It has been 45 years since my mentor, Dr. Arthur A. Fletcher, implemented the Philadelphia Plan.  This was a federal program used to integrate unions.  From the beginning the construction trades resisted with violence and Jim Crow style segregation.  Take the pipe fitters’ union halls in Chicago, they have been successfully sued various times but still will not integrate their halls.  It is this way across our nation.  Therefore, the National Black Chamber of Commerce will not support pro–union Project Labor Agreements.

Then why do most civil rights organizations and local Black elected officials support such instruments of racism?  That is simple.  They take donations from the very construction locals who discriminate against us.  Sometimes they will claim that they will start an Apprentice Training Program that will result in Black youth starting careers in productive union jobs. Many have gone through these programs; graduate and sign onto a union hall; and wait forever.  There will be no jobs and there will be no career.  It is a sham.  This is a national disgrace.  If they do it all the time in Washington, D.C., the Capital of our nation, it is happening everywhere. Forty-five years and there is no progress.  Construction unions were “skipped” during the Civil Rights Victories.  Now the unions will allow general laborers and cement workers to integrate which provides cover for the higher paying trades.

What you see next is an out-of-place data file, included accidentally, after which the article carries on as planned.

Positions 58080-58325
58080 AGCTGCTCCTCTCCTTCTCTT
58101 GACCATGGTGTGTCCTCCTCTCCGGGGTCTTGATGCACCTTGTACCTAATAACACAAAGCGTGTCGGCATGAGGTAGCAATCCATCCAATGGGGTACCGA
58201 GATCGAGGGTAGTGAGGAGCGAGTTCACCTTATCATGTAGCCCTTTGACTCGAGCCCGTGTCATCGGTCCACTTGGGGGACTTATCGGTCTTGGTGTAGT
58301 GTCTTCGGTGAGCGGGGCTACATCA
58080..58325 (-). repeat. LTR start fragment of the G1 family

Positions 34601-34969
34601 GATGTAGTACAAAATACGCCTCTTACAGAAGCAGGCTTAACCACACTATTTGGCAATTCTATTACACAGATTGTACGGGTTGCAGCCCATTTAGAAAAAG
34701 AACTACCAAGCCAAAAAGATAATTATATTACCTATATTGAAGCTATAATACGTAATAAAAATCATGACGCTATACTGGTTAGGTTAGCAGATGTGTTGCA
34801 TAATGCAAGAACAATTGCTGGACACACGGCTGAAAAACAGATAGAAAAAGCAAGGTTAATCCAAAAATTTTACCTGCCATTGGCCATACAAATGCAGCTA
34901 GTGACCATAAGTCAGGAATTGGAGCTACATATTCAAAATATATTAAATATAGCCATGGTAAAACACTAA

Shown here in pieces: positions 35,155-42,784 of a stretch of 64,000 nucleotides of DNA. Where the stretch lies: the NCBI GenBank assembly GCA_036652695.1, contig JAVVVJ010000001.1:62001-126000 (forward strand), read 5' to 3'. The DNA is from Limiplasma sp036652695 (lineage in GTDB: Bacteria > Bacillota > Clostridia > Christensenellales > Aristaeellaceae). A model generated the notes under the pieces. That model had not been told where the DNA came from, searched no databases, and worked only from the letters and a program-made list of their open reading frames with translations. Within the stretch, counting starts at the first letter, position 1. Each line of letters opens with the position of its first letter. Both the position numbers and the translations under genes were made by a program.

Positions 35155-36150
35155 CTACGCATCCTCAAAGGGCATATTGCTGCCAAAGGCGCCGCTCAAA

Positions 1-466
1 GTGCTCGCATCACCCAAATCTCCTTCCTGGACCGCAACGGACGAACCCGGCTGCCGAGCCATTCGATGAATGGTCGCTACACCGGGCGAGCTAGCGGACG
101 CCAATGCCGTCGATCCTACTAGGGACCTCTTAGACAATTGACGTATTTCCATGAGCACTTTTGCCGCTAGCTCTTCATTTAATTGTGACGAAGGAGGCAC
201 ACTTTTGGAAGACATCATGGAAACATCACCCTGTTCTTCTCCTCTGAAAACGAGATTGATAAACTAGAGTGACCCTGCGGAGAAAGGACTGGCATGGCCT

Last week, at the request of the Illinois Black Chamber of Commerce, I visited something I never envisioned.  I was sitting in a meeting with a group who introduced themselves as an international construction union. The U S Department of Labor accepts them.  Their members were Black and they have active apprentice training programs.  The key to this is that they are “International” and are not affiliated with the Jim Crow unions. I said to myself, “Finally Lord, we have found the way.”

We were having this meeting at the historic Altgeld Gardens. This public housing neighborhood is under the management of the Chicago Housing Authority.  I have been in hundreds of public housing facilities but this one was quite different. It was like a subdivision. Two story homes housing 3,400 residents. It is clean, quiet with all the residents speaking to one another.  Unique would be an understatement.

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